What character in the Hebrew Bible says, “kill me now”? What character is so burnt out, so dark inside, so spent, so worn down, that he does not want to live any more and literally says “kill me now”? The answer is Moses in our reading this morning. Usually the Torah says nothing about its characters’ interior lives. When God commands Abraham to sacrifice Isaac, Abraham says hineni, here I am, ready to do the deed. What was he thinking? What was he feeling? The Torah does not say. In stark contrast, in today’s reading, upon hearing the Israelites complain for the umpteenth time, upon hearing their revisionist history that they used to eat fish, cucumbers, melons, leeks, onions and garlic for free in the land of Egypt, upon hearing their demand for meat when there was no meat to be had, Moses finally lets God have it: And Moses said to the Lord, “Why have You dealt ill with Your servant, and why have I not enjoyed Your favor, that You have laid the burden of all this people upon me? Did I conceive all this people, did I bear them…I cannot carry all this people by myself, for it is too much for me. If You would deal thus with me, kill me now, I beg You, and let me see no more of my wretchedness. Numbers 11:11-15. We need to pay attention to this passage. Moses had an interior life, and his interior life was not being tended to, and as a result, he was in a deeply dark place. What is true for Moses is true for all of us. We all have interior lives. Jewish language for that is neshamah, soul. We all have a soul. And we need to tend to our soul lest we become burnt out, anxious, depressed.
For our last Talmud class of the year we want to leave you with a question to ponder about asymmetry—an asymmetry between Israeli Jews and American Jews. For its 75th, Israel had a contest for what Israeli song best captures Israel? Israelis voted for the winner: a song that was composed in 1982 called ein li eretz acheret, I have no other land. Here are some questions: What is the essential message of this song? What is it about this song that inspires Israelis to vote for it as conveying the Israeli condition? What language, what adjective, would you use to describe the rendition of this song in the video, accompanied by photos of life in Israel? The song, the lyrics, the video, all suggest a deep purpose and blessing, and a deep cost and heaviness, to living in Israel, but the narrator has no other choice: I have no other country. With all its challenges, with all the blood, sweat and tears, with all the wars and terrorism, with all the Israelis who have died in battle or from acts of terrorism, it is the only country they’ve got. But we’ve got another country, imperfect though it may be. When the going in Israel gets tough, we have another home to come home to. Their 18-year olds do military service in places like Gaza and Jenin. Ours go off to college. How do we think about that asymmetry? Is that just a fact of nature, like gravity. Or do we have a decision to make about how to think about and act in the face of this asymmetry?
I promise that in the fullness of time I will, one day, give a sermon that is not about the Boston Celtics. But today is not that day. We have to process Game 7. What happened on the court Monday night was not just a sad basketball story, if you happen to be a Celtics fan. It was also a confusing, perplexing human story. How do we understand our team losing the first three games, including two at home, and then winning the next three games, including two on the road? How do we understand the Celtics’ stunning, last tenth of a second victory in Miami on Saturday night, and then their utter collapse at the Garden on Monday night? So hot, so cold. So dialed in, so not dialed in. So inspiring, so disappointing. Same team. Same players. Same coach. Same week. I had a friend who was at the game. OK, it’s Matt Hills, and he and Lisa were at the Garden instead of the Gann Chapel, which is why the team lost. But I digress. Matt observed that the teams’ body language told the story. The Miami Heat players were focused and intense. The Celtics were listless. The intense team of Saturday night became the listless team on Monday night. I always think of this as the sudden stranger syndrome. What happens when somebody you think you know, somebody you know and love, starts acting so strangely that they become a stranger to you. You think who are you? I don’t quite recognize you.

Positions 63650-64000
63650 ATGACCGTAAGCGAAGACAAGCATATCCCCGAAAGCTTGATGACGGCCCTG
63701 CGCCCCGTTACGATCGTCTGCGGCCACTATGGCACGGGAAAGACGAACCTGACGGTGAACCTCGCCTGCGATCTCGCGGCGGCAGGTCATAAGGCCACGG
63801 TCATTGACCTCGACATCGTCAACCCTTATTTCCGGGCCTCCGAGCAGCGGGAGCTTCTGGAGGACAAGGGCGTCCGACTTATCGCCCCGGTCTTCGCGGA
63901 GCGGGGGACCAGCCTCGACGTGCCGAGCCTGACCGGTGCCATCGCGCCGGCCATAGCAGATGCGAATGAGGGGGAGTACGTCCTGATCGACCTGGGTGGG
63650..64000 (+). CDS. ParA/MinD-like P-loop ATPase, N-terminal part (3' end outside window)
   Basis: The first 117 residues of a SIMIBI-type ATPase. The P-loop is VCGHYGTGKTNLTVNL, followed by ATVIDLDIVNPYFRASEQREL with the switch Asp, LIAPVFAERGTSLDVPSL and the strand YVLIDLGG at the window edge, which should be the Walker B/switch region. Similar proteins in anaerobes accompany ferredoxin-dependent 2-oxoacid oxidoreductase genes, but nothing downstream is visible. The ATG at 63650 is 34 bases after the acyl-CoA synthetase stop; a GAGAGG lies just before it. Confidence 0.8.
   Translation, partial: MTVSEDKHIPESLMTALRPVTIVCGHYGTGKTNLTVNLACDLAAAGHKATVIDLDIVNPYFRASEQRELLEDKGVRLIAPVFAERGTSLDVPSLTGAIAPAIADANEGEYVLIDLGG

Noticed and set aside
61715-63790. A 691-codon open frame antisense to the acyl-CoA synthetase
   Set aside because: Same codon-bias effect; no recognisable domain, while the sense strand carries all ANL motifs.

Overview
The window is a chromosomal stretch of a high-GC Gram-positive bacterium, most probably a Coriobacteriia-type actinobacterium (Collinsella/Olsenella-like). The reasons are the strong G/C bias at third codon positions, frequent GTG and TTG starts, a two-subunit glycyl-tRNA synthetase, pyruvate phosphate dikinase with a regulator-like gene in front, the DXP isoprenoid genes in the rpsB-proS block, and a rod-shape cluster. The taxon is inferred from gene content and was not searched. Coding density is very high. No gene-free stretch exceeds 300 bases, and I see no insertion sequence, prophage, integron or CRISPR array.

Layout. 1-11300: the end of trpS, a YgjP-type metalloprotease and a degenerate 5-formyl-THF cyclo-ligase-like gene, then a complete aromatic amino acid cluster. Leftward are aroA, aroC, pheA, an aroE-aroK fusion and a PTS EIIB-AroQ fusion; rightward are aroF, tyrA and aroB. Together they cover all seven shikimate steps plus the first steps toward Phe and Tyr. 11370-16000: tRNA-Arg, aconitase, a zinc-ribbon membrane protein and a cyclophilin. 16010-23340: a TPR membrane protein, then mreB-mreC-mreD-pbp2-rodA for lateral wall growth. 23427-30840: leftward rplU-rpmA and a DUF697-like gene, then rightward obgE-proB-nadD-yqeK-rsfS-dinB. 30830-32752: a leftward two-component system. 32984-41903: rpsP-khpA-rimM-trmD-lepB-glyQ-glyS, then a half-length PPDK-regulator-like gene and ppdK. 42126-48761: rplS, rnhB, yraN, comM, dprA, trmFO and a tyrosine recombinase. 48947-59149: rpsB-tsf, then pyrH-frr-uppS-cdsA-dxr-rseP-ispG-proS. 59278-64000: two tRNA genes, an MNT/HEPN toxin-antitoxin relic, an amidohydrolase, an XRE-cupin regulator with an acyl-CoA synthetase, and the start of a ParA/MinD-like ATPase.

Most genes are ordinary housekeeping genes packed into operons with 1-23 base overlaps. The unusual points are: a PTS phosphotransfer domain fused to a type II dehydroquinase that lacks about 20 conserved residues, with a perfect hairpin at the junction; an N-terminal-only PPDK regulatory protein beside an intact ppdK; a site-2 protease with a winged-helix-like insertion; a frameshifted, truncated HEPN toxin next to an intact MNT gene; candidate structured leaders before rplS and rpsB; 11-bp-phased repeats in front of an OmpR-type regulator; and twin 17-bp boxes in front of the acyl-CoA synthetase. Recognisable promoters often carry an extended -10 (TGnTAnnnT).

Why do we do what we do as Jews? What is a mitzvah? Is it a nice thing to do, a commandment, or a cultural folkway of the Jewish people? If we don't believe in a commanding God, can we believe in commandment? If not, how can Judaism make any demands upon us? And if we do not allow our faith to make demands upon us, is it too thin and weak to be of consequence? These were the questions that came up in last week's class about the essay by Elliot Cosgrove entitled "A Choosing People" published in Sources (Spring 2023). Rabbi Cosgrove diagnosed the problem: "The Jews I serve are not halakhic Jews living lives bound by Jewish law." p. 11. What to do about this reality remains elusive. Enter the very next article in Sources written by Rabbi Leon A. Morris, President of the Pardes Institute of Jewish Studies in Jerusalem (and son in love to our own Joel Berkowitz), entitled "In Defense of Surrender in Liberal Jewish Life." This is a fascinating piece conveying an important distinction that was new to me--and potentially very useful to us. Citing the work of psychoanalyst Emmanuel Ghent, Rabbi Morris distinguishes between surrender and submission: Ghent defined surrender as "a quality of liberation and expansion of the self as a corollary to the letting down of defensive barriers." Rather than abandoning or rejecting the self, surrender's "ultimate direction is the discovery of one's identity, one's sense of self, one's sense of wholeness, even one's sense of unity with other living beings." Ghent defines submission in sharp contrast to the notion of surrender. Submission allows a person to be controlled by another's power while one's own distinct sense of identity is weakened... What we really desire is to be able to surrender our lives to a larger force, not to be controlled by someone else. p. 22 Rabbi Morris shows how we surrender to larger forces all the time in order to fulfill our deepest purposes. Parents surrender to the needs of their children. Children surrender to the needs of their elderly parents. Architects and artists surrender to the "boundaries, borders and limits" of their fields to produce their designs and their art. p. 28.cHow might this concept of surrender (familiar to us in these other contexts) intersect with our quest for a thick and rich Judaism that imposes boundaries, borders and limits on our lives, and in so doing, creates beauty, meaning, community, and deep relationship?